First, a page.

Impeachment drive against Trump deepens US political crisis
26 September 2019
With the announcement Tuesday by House Speaker Nancy Pelosi that the Democratic majority has begun a formal impeachment inquiry directed against President Donald Trump, the political crisis in the United States has entered a new and explosive stage.
The immediate issue that sparked the conflict is the July 25 phone call between Trump and Ukrainian President Volodymyr Zelensky, initially reported by the media earlier this month by an unnamed intelligence agent. On Wednesday morning, under pressure from sections of the state and the media, Trump released a summary of the phone call.
The content of the discussion confirms the gangster-like character of the US “commander in chief.” Trump urged his Ukrainian counterpart to open an investigation into the activities of Hunter Biden, the son of a possible Democratic challenger in the 2020 presidential election, former Vice President Joe Biden.
More than one media or political commentator has compared Trump’s language—even in the sanitized form provided by the White House—to the bullying of a Mafia boss. After Zelensky pleads for more arms aid, which Trump has ordered frozen, Trump says, “I would like you to do us a favor.” He then proceeds to raise the issue of investigating Biden’s son and Biden himself.
The character of the administration was further underscored by Trump’s speech before the United Nations on Tuesday, where he employed the language of the fascistic right, denouncing “globalists” who want to “replace” national identity, while escalating his tirade against “socialism and communism.”
Up to this point, the Democratic Party leadership in the House has been reluctant to pursue impeachment against Trump, fearing that an open rift in Washington would have unpredictable consequences, including the intervention of forces from below. By Wednesday afternoon, however, more than a majority of the House of Representatives, some 217 Democrats and one independent, were on record in support of impeachment proceedings.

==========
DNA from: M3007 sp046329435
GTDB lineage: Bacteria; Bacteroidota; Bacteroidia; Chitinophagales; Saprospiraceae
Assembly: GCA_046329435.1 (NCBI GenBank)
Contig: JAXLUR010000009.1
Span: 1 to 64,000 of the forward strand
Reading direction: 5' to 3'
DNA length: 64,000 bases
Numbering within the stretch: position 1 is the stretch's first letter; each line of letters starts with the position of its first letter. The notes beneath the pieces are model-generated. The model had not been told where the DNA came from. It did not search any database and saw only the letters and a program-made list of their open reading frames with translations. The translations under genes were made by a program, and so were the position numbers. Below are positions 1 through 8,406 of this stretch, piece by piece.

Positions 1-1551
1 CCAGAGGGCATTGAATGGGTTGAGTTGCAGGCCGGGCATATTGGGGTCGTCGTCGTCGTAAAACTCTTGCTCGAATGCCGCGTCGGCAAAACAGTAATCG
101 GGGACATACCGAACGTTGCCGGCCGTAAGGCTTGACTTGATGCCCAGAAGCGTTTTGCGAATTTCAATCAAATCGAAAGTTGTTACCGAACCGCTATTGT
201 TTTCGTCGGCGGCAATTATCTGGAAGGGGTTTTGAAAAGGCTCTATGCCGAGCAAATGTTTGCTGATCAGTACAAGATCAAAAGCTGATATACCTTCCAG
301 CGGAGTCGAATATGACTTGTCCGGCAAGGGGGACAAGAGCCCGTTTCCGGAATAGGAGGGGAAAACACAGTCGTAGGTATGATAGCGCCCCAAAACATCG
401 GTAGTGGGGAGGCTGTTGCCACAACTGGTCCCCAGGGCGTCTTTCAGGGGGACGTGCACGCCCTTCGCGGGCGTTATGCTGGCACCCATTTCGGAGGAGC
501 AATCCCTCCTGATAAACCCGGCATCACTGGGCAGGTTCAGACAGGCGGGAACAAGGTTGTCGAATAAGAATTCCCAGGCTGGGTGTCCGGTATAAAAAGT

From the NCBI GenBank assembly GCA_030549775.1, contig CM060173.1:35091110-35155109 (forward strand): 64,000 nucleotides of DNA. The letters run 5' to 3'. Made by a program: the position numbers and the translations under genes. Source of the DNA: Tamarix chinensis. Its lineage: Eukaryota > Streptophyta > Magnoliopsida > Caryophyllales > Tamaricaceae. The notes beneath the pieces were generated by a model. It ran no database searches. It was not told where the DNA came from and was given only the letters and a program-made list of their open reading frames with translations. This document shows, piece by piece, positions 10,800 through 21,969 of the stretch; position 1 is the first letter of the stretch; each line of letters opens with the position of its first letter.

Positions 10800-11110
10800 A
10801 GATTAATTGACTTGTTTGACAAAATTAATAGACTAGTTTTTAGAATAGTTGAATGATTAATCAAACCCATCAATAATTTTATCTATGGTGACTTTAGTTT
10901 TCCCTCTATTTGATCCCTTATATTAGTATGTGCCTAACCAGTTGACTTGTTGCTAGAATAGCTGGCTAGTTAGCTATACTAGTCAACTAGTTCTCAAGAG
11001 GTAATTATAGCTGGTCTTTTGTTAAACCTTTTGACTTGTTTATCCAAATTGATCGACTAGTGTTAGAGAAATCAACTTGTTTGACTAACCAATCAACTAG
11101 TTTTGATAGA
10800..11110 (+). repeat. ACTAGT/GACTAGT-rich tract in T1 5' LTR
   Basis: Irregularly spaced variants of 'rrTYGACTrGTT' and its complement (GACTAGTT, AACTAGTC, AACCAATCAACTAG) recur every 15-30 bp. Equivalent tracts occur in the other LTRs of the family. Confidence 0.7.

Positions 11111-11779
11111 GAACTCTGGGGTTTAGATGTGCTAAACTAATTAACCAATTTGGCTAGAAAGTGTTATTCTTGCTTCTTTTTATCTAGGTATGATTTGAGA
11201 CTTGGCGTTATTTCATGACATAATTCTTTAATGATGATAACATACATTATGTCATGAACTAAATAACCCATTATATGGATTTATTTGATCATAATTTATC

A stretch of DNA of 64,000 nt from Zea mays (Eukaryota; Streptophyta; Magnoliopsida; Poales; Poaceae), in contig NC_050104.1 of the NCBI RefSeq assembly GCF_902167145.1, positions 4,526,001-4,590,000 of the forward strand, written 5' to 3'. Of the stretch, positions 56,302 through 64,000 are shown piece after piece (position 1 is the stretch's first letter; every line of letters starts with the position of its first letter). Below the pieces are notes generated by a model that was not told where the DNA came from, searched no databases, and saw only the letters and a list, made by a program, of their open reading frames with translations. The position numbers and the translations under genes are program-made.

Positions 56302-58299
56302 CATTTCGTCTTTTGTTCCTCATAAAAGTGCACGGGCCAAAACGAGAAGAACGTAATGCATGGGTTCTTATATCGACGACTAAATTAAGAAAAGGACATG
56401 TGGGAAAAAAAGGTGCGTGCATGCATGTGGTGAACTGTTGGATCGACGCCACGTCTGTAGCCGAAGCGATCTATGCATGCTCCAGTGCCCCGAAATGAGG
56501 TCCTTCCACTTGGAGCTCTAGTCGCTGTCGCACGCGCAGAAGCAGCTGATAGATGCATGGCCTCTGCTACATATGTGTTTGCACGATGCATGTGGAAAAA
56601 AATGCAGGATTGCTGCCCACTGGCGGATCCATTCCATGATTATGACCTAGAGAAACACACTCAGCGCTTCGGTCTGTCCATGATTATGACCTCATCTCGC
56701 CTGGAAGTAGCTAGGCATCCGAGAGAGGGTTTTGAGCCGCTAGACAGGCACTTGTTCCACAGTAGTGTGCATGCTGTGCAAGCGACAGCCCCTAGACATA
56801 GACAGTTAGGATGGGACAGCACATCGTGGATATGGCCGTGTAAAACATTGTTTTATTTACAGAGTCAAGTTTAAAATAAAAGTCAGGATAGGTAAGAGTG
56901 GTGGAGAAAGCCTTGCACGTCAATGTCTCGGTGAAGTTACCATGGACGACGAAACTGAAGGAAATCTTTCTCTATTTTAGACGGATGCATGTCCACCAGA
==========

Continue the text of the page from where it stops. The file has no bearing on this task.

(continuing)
As always, the Democrats’ decision to move more aggressively is driven by the considerations of powerful factions of the military and intelligence apparatus.
In an article published Wednesday night, the New York Times detailed the longstanding connections between Pelosi and the intelligence agencies, and the decisive role this played in the decision for impeachment—a connection acknowledged by Pelosi herself:
For Ms. Pelosi, the intelligence and national security implications of the latest allegations against Mr. Trump helped turn the tide. Long before she was speaker, Ms. Pelosi served as the top Democrat on the House Intelligence Committee, overseeing the secretive workings of America’s national security apparatus and helping to draft the law that governs how intelligence officials file whistle-blower complaints, and how that information is shared with Congress.
She saw the latest allegations against Mr. Trump—that he pressured the Ukrainian president to investigate a leading political rival, then worked to bury an intelligence whistle-blower’s complaint detailing the effort—as an egregious perversion of the process.
Trump’s Democratic opponents do not object to bullying a weaker country. They only object because Trump is bullying Ukraine for his own political purposes, rather than for the broader interests of the US ruling elite and American imperialism. That is the content of the Democrats’ denunciations of Trump for endangering “national security,” with some media commentators going so far as to declare Trump guilty of treason—a capital offense.
There are broader considerations involved that go beyond the phone call with the Ukrainian president. For significant sections of the ruling elite, Trump has lost whatever has remained of his credibility and usability.